Symbols are defined as "objects, characters, figures, or colors used to represent abstract ideas or concepts" (http://www.sparknotes.com/lit/menagerie/themes.html). The four major symbols in the play are: Laura's Glass Menagerie; the Fire Escape; the Glass Unicorn; and "Blue Roses."
Critics have agreed that Laura's glass menagerie refers to her imaginary world as well as the shattering of this imaginary world (http://summarycentral.tripod.com/theglassmenagerie.htm). Moreover, critics say that Laura's glass menagerie is a reflection of her own self that is delicate and fragile and needs to be handled carefully. It is the illusion into which she devotes most of her time and energy (http://www.sparknotes.com/lit/menagerie/themes.html).
Careful attention is given by Laura on her glass menagerie as introduced in scene 2, "She is washing and polishing her collection of glass" (294; sc. 2). It has also become so much a part of Laura's life that when Tom's coat hit it, "Laura cries out as if wounded" (299; sc. 3). She finds solace and significance in the glass menagerie in the midst of the outbursts and quarrels of her mother Amanda and brother Tom, and her physical disability. When asked by Jim what she is doing, she replies: "My glass collection takes up a good deal of time. Glass is something you have to take good care of" (319; sc.7). This statement shows that she associates her own significance in the role she plays as keeper and protector of such fragile objects. In her imaginary world, her collections do not complain nor argue and they get along together nicely, "I haven't heard any arguments among them!" (321; sc.7). In the presence of her collection, the world is peaceful and safe.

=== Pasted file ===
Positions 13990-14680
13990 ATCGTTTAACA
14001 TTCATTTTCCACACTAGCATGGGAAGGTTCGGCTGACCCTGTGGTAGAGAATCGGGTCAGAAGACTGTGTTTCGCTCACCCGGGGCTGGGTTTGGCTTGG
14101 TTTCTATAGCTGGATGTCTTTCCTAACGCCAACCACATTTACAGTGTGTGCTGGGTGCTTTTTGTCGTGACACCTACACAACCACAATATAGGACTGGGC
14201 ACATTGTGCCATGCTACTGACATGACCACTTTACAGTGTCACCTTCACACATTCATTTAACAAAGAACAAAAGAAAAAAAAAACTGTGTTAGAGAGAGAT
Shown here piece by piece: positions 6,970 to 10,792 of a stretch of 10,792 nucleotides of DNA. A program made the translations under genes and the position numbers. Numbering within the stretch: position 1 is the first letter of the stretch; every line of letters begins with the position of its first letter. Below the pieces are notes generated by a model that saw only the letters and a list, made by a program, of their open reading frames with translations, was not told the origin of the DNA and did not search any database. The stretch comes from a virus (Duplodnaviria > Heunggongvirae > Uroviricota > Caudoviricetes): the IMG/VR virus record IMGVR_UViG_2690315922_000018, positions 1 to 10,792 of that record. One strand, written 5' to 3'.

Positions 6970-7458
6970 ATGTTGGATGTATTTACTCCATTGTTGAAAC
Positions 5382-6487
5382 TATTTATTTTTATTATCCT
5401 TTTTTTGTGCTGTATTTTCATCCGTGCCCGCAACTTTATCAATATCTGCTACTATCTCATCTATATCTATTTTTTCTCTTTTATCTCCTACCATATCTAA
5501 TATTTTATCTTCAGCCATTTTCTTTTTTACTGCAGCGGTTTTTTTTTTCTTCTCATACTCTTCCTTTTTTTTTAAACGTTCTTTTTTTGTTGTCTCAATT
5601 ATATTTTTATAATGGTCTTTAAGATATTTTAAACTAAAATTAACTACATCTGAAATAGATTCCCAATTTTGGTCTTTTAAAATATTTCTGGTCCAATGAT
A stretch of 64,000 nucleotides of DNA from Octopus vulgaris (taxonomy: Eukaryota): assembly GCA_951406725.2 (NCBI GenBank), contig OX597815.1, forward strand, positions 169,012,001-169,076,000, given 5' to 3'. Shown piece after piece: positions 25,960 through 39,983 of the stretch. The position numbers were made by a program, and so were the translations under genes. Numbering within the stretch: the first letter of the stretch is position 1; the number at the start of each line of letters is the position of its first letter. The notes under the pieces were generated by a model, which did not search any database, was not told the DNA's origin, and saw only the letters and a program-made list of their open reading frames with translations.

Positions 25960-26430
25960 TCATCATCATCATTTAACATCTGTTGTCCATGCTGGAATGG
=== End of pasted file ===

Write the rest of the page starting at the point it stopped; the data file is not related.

Another important symbol is the fire escape which has served as the family's entrance and exit of their house. The term itself stands for escape from the world of chaos and frustration. According to critics it stands for Tom's and Laura's escape from the troubling world with Amanda, however Laura slips when she passes through it as an indication that she cannot fully be separated from Amanda (http://summarycentral.tripod.com/theglassmenagerie.htm). Still, critics agree that the fire escape is an escape from the furnace of the family's frustrations and disappointments in life (http://www.sparknotes.com/lit/menagerie/themes.html).
The fire escape has been the regular entry and exit points of Tom; he gets in when he comes home from work and the movies and he gets out whenever he could no longer stand the bickering of his mother. It is in the fire exit landing where he smokes as if contemplating his eventual escape from his responsibility and captivity with his family. For Laura, it symbolizes her inability to escape from the grim reality when she slips in going out to do an errand, "I'm all right. I slipped,